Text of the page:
Everyone in his Portsmouth school knew Gerry Oldfield. Whether delving into his box of props, standing on top of a filing cabinet or pretending to be a trapped fly, the RE teacher delivered the kinds of lessons few teachers can get away with.
Gerry Edwin Oldfield was born in Northamptonshire in June 1946. After school, he studied for a certificate in education, specialising in RE and history, at St Luke's College in Exeter.
His first job, in 1968, was at St Luke's School in Portsmouth. Seven years later he moved to nearby Mayfield School. He remained there for the next 36 years, eventually becoming head of RE and of careers.
Mr Oldfield was, from the start, one of those teachers who makes an impression. He kept a box of props in the classroom and used its contents during lessons: a rubber brick or a funny-face mask. He spent one lesson pretending to be an insect, batting up against the classroom window. Another was delivered from the top of a filing cabinet.
Equally memorable were his ties: he rarely wore the same one twice. One was illustrated with a giant light bulb; many were simply flower-strewn or brightly coloured.
If there was a childlike joyousness to the way in which he embraced life, this made it easier for him to empathise with pupils. He enjoyed the same things as children, and he understood how they thought. As a result, pupils sought him out when they felt stressed or worried. Mr Oldfield's classroom was seen as a haven of calm and understanding.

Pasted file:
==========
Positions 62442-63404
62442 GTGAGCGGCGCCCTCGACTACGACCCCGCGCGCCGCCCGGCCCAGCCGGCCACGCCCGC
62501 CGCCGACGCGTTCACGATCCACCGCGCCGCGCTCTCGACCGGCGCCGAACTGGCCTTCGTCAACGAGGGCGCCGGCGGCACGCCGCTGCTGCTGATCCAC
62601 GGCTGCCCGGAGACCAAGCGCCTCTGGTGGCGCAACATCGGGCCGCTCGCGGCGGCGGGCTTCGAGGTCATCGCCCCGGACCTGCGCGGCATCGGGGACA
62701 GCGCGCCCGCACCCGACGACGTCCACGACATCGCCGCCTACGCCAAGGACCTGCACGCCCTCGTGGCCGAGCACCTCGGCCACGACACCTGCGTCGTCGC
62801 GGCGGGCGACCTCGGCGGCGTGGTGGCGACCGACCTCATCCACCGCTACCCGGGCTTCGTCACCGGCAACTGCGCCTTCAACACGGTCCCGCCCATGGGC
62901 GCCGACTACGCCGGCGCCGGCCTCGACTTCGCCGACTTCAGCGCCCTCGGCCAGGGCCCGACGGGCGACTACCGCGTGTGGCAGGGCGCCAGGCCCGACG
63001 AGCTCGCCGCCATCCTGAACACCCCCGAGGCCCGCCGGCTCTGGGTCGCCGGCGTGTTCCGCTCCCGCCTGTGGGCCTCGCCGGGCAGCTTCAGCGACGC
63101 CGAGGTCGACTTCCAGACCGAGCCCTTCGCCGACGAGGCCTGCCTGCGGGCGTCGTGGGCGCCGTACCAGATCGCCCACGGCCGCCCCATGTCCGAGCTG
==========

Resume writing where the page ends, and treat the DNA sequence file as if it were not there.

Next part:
Not that anyone actually called him Mr Oldfield. He was Gerry, both to staff and to pupils. It was Gerry they came to whenever they were having difficulties. For a year he worked with the inclusion team, mentoring boys who struggled with lessons.
As a young man, he had played for Mansfield Town youth football team. He retained this love of sport, and coached Portsmouth boys' team through the 1970s and 1980s, as well as teaching PE at Mayfield. But a broken leg forced him to quit PE teaching, and resulted in a limp that stayed with him for the rest of his life. He did, however, remain an avid Mansfield Town supporter: he kept a copy of the team's stag mascot at home.
He retired from Mayfield in 2006. That same year, at the age of 60, he decided to learn to drive. Though he passed his test, friends described his performance behind the wheel as "alarming".
Not a natural retiree, Mr Oldfield returned to Mayfield as a one-to-one English tutor, and coordinated the school's 80th-birthday celebrations. And he volunteered as chair of governors at nearby Newbridge School.
In 2008, he stood as Conservative councillor in a local election. Though he lost by only 14 votes, he was not the sort of person to harbour regrets: he simply continued to work for the party in other ways.
Gerry Oldfield died of a heart attack over Christmas.